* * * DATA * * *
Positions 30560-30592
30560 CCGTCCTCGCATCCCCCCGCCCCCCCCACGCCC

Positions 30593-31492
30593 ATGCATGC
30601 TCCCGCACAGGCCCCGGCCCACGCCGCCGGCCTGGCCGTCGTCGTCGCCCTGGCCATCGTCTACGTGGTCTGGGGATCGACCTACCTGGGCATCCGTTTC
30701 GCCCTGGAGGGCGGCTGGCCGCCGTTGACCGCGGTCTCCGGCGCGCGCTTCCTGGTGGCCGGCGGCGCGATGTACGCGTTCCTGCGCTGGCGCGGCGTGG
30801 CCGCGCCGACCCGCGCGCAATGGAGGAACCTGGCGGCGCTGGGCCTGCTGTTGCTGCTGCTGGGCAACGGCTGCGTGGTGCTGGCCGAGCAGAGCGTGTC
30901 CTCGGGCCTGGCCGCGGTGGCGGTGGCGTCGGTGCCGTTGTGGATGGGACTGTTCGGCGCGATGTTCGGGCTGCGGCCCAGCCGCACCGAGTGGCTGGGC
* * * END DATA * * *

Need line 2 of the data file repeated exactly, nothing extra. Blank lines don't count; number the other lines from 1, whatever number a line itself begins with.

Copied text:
30560 CCGTCCTCGCATCCCCCCGCCCCCCCCACGCCC